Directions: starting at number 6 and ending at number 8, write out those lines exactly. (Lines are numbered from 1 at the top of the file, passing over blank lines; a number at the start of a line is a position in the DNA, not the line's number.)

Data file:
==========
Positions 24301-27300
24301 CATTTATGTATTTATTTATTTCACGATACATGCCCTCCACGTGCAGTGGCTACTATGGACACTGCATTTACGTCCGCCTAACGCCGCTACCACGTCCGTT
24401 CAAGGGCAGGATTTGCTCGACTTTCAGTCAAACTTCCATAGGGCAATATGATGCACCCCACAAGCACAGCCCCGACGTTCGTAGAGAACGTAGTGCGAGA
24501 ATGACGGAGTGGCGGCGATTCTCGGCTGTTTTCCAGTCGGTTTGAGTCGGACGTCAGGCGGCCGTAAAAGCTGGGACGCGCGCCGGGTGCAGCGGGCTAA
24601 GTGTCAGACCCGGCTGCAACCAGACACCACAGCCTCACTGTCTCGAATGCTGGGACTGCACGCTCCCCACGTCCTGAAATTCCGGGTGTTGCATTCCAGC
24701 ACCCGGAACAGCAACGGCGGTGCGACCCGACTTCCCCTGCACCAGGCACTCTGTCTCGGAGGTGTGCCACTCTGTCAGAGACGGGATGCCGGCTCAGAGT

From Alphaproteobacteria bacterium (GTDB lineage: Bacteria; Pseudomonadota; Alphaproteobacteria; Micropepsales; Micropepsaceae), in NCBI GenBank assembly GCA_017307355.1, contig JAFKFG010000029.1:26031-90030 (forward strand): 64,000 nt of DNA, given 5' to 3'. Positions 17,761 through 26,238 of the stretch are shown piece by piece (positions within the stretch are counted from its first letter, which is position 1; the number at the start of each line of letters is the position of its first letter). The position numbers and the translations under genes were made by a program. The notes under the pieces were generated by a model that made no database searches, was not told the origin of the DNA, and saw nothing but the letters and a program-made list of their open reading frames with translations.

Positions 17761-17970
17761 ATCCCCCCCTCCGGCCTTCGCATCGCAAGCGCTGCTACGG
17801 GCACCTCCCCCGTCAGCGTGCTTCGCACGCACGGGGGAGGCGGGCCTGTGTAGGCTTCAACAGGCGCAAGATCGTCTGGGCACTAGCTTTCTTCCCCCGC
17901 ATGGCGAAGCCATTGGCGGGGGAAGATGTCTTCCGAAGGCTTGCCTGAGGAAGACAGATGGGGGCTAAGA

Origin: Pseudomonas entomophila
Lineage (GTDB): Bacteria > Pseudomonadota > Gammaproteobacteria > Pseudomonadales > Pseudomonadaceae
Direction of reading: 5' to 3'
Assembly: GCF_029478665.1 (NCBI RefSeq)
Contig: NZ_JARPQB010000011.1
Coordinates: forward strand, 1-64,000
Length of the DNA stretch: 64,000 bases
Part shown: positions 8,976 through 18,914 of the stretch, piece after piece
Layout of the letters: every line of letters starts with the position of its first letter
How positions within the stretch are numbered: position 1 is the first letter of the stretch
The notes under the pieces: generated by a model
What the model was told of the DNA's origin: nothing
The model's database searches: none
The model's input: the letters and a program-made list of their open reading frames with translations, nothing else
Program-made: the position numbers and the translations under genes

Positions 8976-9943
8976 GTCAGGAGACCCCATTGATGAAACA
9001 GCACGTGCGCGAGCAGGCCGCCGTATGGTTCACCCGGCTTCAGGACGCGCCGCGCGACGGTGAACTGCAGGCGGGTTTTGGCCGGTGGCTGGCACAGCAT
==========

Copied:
24701 ACCCGGAACAGCAACGGCGGTGCGACCCGACTTCCCCTGCACCAGGCACTCTGTCTCGGAGGTGTGCCACTCTGTCAGAGACGGGATGCCGGCTCAGAGT

From Alphaproteobacteria bacterium (GTDB lineage: Bacteria; Pseudomonadota; Alphaproteobacteria; Micropepsales; Micropepsaceae), in NCBI GenBank assembly GCA_017307355.1, contig JAFKFG010000029.1:26031-90030 (forward strand): 64,000 nt of DNA, given 5' to 3'. Positions 17,761 through 26,238 of the stretch are shown piece by piece (positions within the stretch are counted from its first letter, which is position 1; the number at the start of each line of letters is the position of its first letter). The position numbers and the translations under genes were made by a program. The notes under the pieces were generated by a model that made no database searches, was not told the origin of the DNA, and saw nothing but the letters and a program-made list of their open reading frames with translations.

Positions 17761-17970